Publication Type:    magazine 


    Numbering continues with Tom Cat (Charlton, 1956 series)  #4 - 8 Apr 1956 - July 1957

Thursday, 12 April 2018

The Charlton Bullseye #1 - 5 (1975 - 1976) [Complete Collection] [Charlton Comics Collection 17]

The Charlton Bullseye

CPL/GANG Publications, 1975 Series
brand Charlton Comics
Published in English (United States) United States

  1975 - July-September 1976 
Number of Issues Published:    5 (#1 - #5) 
Color:    black and white; color covers from #2 onward 
Paper Stock: heavy paper 
Binding:    saddle-stitched 
Publishing Format:    was ongoing series 
Keywords:    fanzine

Tuesday, 10 April 2018

Doomsday + 1 #1 - #12 (1975 - 1979) Complete Collection [Charlton Comics Collection 16]

Medium: Comic books
Published by: Charlton Comics
First Appeared: 1975
Creators: Joe Gill (writer) and John Byrne (artist)
Publication Dates:  July 1975 - May 1979 
Number of Issues Published:    12 (#1 - #12) 
Color:  Color 
Dimensions:    Standard Modern Age US 
Paper Stock:   Glossy Cover; Newsprint Interior 
Binding:    Saddle-stitched 
Publishing Format:    Was ongoing 
Publication Type:    magazine 

 #7-12 reprints #1-6; unpublished final story appeared  in Charlton Bullseye #4, 5


Since the middle part of the last century, all children have grown up knowing that the world as they know it could come to a sudden end at any time. If they don't know it from the headlines and from serious discussions in school, they know it from the popularity of science fiction such as On the Beach or Alas, Babylon, in which a post-apocalyptic near future is described in vivid detail. Oddly, except for the occasional isolated non-series sci-fi story, comic books tended to avoid the theme until the 1960s Atomic Knights and Mighty Samson dealt with that frightening possibility, and the exotic world that may result, on a series basis.

Both series were long-over, tho Samson was running again as a revival, by the time Charlton Comics, which had dabbled in borderline sci-fi from Space Western to Gorgo, launched is post-apocalyptic comic book series, Doomsday + 1, in the middle of the 1970s. The first issue was dated July, 1975. It was written by Joe Gill, who had done everything from Black Fury to Peacemaker for Charlton, and even scattered non-Charlton heroes like Nukla. The artist was John Byrne.

Byrne later achieved fame among comics fans for his work on X-Men, Fantastic Four and other Marvel properties, and still later for his revamp of Superman. But he was unknown at the time; and in fact, except for a few Hanna-Barbera adaptations, had practically no professional experience in comic books. Of all his creations or co-creations, from Alpha Flight to The Next Men and points beyond, Doomsday + 1 was the first to debut in its own comic.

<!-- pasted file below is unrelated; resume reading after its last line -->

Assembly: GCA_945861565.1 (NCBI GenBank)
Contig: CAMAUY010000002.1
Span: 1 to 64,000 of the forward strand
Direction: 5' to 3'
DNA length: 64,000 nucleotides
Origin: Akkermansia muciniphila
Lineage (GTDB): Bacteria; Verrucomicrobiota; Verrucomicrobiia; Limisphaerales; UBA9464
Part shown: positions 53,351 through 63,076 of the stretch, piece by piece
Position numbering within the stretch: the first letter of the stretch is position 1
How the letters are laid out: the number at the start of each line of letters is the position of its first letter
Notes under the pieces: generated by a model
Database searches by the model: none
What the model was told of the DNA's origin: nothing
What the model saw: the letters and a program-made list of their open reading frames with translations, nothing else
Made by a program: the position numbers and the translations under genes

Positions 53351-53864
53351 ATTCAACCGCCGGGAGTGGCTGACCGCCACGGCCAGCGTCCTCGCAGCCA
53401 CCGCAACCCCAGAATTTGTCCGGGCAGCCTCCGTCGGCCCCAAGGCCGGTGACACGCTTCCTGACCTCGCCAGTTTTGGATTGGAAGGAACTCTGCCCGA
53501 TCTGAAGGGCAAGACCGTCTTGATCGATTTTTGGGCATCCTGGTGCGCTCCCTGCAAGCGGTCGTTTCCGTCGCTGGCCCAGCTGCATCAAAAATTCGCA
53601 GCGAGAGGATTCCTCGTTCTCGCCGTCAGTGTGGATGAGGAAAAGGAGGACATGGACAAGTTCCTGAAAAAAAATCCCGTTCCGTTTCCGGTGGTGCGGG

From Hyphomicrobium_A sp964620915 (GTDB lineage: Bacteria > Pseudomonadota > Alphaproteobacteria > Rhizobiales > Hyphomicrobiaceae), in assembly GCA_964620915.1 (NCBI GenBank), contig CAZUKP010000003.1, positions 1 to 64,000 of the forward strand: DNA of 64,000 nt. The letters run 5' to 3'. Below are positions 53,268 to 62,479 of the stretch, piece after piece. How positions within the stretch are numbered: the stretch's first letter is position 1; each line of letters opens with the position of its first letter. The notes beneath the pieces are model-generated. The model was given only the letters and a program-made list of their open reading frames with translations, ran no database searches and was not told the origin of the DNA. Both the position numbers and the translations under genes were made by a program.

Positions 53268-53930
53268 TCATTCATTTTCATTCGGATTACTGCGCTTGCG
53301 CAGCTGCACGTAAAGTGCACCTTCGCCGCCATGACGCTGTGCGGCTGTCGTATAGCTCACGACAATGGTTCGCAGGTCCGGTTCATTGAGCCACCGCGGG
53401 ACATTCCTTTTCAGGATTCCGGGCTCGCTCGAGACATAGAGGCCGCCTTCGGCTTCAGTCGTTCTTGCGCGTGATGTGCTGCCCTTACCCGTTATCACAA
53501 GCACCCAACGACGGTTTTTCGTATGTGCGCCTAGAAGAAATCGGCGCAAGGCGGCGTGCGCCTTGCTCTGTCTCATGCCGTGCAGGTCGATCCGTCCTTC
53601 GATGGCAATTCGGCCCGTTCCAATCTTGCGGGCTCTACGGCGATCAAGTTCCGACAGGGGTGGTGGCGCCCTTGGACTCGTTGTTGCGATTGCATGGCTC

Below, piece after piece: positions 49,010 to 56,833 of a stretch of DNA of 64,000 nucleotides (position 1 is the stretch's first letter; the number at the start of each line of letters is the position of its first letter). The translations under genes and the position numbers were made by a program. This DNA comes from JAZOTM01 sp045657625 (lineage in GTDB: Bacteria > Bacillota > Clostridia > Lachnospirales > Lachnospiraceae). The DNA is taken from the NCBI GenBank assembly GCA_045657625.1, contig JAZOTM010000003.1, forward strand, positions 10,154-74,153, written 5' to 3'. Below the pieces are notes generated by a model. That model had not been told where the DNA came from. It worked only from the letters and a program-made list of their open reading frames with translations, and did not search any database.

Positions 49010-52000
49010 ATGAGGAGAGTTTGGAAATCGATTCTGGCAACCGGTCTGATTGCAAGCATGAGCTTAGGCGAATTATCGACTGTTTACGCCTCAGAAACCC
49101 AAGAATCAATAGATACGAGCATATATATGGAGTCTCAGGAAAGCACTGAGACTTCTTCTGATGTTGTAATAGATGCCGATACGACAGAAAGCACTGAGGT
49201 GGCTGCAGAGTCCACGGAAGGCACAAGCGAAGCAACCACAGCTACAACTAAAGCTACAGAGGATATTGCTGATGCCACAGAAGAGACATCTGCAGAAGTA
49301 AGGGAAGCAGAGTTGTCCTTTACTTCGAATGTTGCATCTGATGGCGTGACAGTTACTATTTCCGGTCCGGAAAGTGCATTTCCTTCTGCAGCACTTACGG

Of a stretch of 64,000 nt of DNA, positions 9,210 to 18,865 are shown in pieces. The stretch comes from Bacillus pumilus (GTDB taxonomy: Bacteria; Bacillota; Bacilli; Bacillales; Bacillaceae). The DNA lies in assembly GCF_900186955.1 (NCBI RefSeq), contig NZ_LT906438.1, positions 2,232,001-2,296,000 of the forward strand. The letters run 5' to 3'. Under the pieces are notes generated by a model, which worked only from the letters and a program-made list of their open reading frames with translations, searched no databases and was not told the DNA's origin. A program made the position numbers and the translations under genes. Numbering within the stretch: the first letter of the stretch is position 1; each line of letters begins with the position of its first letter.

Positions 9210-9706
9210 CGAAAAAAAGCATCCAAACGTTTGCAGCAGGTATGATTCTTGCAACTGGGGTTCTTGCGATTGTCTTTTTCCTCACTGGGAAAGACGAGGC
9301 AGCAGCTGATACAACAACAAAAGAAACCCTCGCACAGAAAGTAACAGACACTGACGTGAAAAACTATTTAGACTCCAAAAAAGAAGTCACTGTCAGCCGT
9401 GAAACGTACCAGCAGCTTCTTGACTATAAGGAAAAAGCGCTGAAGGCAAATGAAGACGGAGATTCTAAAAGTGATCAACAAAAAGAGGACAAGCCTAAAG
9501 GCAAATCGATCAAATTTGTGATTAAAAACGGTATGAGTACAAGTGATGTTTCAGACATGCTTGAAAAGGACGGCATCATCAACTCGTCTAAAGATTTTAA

In this scenario, the nuclear bombs that brought on the damage were flung in response to a South American dictator named Rykos fooling the U.S. and the U.S.S.R. into believing each had attacked the other. By the time the ruse was discovered, unrecallable automatic weaponry had already assured the world's destruction. Three astronauts, Captain Boyd Ellis, his fiance Jill Malden, and Japanese scientist Ikei Yashida, escaped the carnage by being in orbit when it happened. Upon landing, soon as radiation subsided to safe levels, they were joined by Kuno, an ancient Goth who had been frozen since the 3rd century, back in the land of the living as a result of the upheaval.

With the disaster results as its backdrop, the small band had one adventure after another, six in all, until the cover date of May, 1976, Two more stories, each half-length and printed in black and white, appeared in the fanzine-style Charlton Bullseye, dated April and September, 1976.
 Gill wrote the stories in its own title. Byrne did all the art, plus scripts for the stories that appeared in Charlton Bullseye.

A couple of years later, the regular series was reprinted, but with issue numbers continuing from before, rather than starting over. Doomsday + 1 #7 was dated June, 1978; #12 was May, 1979. Additional stories were created by cartoonist Tom Sutton (Vampirella), who also drew the only non-Byrne cover, that of #1, for a planned but unpublished 13th issue.

The series never did find its niche among 1970s comic book readers. But Fantagraphics Books (Prince Valiant, Red Barry) acquired the rights in the following decade, and reprinted all six issues, plus colorized versions of the Charlton Bullseye material, as The Doomsday Squad, starting with the date August, 1986. Back-up features included Dalgoda, Captain Jack, Kief Lama and other sci-fi stars Fantagraphics has published.